Patient quality of life assessment: hearing ability scores compared post-implant to pre-implant. The Nijmegen is a 60 question survey covering three general domains: physical, psychological, and social functioning. Subjects rate each question on a scale of how often they can hear an event as noted. The subdomain mean score for each subject is derived by assigning values to survey items as follows: 1 = 0, 2 = 25, 3 = 50, 4 = 75, and 5 = 100 and then calculating the quantitative mean scores across the subdomains.

  6. Evaluation of intraoperative ease of electrode insertion as assessed by surgeon. [ Time Frame: 2 years ]
    Surgeon survey

Information from the National Library of Medicine

Choosing to participate in a study is an important personal decision. Talk with your doctor and family members or friends about deciding to join a study. To learn more about this study, you or your doctor may contact the study research staff using the contacts provided below. For general information, Learn About Clinical Studies.

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Ages Eligible for Study:   18 Years and older   (Adult, Older Adult)
Sexes Eligible for Study:   All
Accepts Healthy Volunteers:   No
Sampling Method:   Non-Probability Sample
Study Population
All clinically confirmed sensorineural hearing loss patients who meet criteria for cochlear implantation using the Advanced Bionics HiFocus L23 electrode are eligible for enrollment.

Inclusion Criteria:

  • Male or female 18 years of age and above.
  • Sensorineural hearing loss meeting criteria for cochlear implants, assessed no greater than three months prior to cochlear implant surgery
  • Patient schedule to undergo CI surgery using Advanced Bionics SlimJ/L23 device.
  • Ability to undergo adequate audiology follow-up or planned follow up for those participants undergoing scanning in the OR.
  • Competent in decision making process and able to read and sign a written informed consent form.
  • English language proficiency.
  • If the patient has already had a fine resolution CT or a fpVCT of the head (more than likely as a participant of another research study) the scan will not be repeated, the images from the previous scan will be used for the purposes of this study.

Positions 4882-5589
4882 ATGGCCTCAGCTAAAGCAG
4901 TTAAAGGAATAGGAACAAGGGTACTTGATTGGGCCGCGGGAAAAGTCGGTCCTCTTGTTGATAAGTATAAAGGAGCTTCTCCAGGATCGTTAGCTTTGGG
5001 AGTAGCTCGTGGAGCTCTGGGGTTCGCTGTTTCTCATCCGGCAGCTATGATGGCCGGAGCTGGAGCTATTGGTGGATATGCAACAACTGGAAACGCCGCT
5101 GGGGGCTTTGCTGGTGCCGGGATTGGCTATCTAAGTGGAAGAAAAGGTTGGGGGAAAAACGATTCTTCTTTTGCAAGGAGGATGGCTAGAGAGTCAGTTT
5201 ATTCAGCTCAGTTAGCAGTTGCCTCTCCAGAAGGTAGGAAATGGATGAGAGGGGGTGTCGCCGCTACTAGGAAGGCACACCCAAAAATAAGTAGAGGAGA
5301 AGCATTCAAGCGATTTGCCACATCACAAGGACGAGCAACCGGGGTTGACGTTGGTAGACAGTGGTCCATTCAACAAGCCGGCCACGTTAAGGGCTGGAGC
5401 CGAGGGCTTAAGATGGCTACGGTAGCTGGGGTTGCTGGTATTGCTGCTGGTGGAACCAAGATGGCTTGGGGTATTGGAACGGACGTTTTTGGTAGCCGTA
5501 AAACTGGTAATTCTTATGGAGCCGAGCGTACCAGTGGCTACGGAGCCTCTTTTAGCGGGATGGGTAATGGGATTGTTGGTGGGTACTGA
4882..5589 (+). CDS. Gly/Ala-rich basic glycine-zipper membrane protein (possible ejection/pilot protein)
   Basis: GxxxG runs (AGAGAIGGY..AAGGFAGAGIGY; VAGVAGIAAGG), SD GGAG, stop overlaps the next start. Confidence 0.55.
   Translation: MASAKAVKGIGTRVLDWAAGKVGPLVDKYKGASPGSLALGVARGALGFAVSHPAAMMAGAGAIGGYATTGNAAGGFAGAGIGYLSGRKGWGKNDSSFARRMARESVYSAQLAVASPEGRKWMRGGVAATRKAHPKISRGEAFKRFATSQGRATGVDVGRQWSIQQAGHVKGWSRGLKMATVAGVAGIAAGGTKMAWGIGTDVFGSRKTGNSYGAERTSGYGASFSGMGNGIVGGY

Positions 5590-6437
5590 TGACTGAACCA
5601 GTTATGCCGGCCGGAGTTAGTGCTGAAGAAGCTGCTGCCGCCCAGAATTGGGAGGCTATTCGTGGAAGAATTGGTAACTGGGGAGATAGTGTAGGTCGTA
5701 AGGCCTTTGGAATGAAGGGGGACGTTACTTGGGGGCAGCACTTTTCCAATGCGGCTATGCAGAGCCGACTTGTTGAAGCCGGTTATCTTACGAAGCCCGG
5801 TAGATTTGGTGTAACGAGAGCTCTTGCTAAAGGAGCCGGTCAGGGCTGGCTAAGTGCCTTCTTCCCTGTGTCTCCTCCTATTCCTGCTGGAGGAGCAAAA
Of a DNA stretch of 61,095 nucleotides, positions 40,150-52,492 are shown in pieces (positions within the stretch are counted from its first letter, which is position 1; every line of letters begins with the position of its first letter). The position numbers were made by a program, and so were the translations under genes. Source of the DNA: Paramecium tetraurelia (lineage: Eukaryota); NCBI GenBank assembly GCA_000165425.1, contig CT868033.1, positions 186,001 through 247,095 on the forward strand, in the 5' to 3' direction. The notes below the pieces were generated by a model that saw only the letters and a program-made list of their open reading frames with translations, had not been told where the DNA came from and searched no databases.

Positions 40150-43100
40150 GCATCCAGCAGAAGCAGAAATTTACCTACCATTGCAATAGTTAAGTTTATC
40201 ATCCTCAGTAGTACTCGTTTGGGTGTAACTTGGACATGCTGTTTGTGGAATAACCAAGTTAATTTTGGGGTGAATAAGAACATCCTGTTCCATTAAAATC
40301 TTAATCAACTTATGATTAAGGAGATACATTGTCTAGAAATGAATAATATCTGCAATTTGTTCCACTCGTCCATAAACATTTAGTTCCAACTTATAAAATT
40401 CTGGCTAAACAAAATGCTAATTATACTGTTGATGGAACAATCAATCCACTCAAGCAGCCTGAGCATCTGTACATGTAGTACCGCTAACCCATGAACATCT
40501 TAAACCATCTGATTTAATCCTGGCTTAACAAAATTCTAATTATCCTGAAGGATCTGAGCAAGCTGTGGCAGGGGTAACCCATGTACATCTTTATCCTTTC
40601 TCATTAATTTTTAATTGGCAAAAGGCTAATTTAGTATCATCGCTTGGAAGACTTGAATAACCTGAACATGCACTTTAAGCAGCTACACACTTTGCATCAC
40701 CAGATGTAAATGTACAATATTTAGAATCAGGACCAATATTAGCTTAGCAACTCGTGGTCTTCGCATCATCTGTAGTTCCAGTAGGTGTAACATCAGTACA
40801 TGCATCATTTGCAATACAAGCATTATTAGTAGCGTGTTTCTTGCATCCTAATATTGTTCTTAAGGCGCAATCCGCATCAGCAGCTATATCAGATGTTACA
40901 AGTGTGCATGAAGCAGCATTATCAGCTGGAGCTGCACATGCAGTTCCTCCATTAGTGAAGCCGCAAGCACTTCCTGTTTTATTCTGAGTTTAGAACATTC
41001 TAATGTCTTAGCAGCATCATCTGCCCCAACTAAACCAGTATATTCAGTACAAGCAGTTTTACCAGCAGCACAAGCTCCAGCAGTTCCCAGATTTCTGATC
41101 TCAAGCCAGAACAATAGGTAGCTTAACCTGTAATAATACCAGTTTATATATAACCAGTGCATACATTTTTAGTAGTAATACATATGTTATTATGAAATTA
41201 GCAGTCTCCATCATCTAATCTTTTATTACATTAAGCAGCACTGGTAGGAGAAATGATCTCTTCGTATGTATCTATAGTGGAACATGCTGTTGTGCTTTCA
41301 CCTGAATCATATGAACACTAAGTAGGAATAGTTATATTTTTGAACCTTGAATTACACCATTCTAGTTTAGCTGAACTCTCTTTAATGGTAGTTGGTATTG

• If the patient has undergone a conventional CT scan of the head after cochlear implantation as part of their routine care, this scan may be used in place of the research scan or in addition to the research scan.

Exclusion Criteria:

  • Patients who weigh over 300 lbs (when Xoran xCAT headboard is being used). Otherwise, weight is not exclusionary.
  • Females who are pregnant. All females of child-bearing age in the study will undergo a pregnancy test.

Information from the National Library of Medicine

To learn more about this study, you or your doctor may contact the study research staff using the contact information provided by the sponsor.

Please refer to this study by its identifier (NCT number): NCT03858647

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United States, Tennessee
Vanderbilt University Medical Center
Nashville, Tennessee, United States, 37232
Sponsors and Collaborators
Vanderbilt University Medical Center
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Principal Investigator: Alejandro Rivas, MD Vanderbilt University Medical Center
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Responsible Party: Robert F. Labadie, Professor, Vanderbilt University Medical Center Identifier: NCT03858647    
Other Study ID Numbers: 181904
First Posted: March 1, 2019    Key Record Dates
Last Update Posted: January 25, 2021
Last Verified: January 2021
Individual Participant Data (IPD) Sharing Statement:
Plan to Share IPD: Undecided

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Studies a U.S. FDA-regulated Drug Product: No
Studies a U.S. FDA-regulated Device Product: No
Additional relevant MeSH terms:
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Hearing Loss
Hearing Loss, Sensorineural
Hearing Disorders
Ear Diseases
Otorhinolaryngologic Diseases
Sensation Disorders
Neurologic Manifestations
Nervous System Diseases